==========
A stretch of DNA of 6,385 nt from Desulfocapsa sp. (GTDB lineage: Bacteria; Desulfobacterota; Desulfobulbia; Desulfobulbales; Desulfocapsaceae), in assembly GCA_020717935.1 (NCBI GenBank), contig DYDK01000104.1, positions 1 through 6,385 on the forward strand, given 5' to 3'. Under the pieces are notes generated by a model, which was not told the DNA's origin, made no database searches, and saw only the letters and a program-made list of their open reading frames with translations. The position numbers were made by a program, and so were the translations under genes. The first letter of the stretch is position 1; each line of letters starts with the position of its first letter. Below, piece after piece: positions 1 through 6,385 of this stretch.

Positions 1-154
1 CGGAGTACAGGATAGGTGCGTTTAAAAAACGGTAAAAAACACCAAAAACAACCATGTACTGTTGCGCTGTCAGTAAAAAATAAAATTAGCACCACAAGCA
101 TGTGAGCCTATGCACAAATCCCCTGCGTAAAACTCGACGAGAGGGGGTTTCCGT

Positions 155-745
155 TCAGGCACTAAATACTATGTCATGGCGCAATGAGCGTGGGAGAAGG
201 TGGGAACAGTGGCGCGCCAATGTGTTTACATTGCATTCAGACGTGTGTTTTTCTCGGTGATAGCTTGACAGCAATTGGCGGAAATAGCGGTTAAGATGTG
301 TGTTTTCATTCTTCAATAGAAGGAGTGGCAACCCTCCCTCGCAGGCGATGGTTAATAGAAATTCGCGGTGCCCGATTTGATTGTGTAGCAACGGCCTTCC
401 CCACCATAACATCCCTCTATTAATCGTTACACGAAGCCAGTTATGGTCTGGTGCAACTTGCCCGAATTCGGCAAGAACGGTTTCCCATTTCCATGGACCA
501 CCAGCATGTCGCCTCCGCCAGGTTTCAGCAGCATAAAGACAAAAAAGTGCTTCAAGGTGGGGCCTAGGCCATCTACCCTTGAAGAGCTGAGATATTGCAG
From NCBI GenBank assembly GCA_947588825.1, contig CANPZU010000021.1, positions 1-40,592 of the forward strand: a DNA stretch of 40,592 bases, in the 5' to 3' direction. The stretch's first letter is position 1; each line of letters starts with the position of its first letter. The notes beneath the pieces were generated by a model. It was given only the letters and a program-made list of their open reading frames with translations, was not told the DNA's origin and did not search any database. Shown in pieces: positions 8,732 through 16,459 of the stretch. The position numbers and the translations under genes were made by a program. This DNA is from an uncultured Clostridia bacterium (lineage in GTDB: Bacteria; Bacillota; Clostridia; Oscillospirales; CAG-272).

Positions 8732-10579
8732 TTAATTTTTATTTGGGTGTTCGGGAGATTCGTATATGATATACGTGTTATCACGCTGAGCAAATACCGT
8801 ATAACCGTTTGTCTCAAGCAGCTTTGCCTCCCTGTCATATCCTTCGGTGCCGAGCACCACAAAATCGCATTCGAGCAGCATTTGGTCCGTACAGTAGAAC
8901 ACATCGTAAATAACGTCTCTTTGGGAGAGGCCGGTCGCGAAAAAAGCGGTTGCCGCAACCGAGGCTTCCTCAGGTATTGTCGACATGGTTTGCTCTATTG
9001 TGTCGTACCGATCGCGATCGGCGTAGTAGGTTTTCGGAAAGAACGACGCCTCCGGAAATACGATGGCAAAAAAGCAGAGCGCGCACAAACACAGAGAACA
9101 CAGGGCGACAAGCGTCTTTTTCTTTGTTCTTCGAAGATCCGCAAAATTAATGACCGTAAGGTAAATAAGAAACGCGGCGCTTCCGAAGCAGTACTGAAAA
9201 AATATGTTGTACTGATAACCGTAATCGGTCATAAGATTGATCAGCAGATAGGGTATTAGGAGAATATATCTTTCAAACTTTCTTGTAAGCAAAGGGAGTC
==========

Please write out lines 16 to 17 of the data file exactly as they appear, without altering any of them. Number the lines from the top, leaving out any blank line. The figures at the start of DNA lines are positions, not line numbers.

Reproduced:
9001 TGTCGTACCGATCGCGATCGGCGTAGTAGGTTTTCGGAAAGAACGACGCCTCCGGAAATACGATGGCAAAAAAGCAGAGCGCGCACAAACACAGAGAACA
9101 CAGGGCGACAAGCGTCTTTTTCTTTGTTCTTCGAAGATCCGCAAAATTAATGACCGTAAGGTAAATAAGAAACGCGGCGCTTCCGAAGCAGTACTGAAAA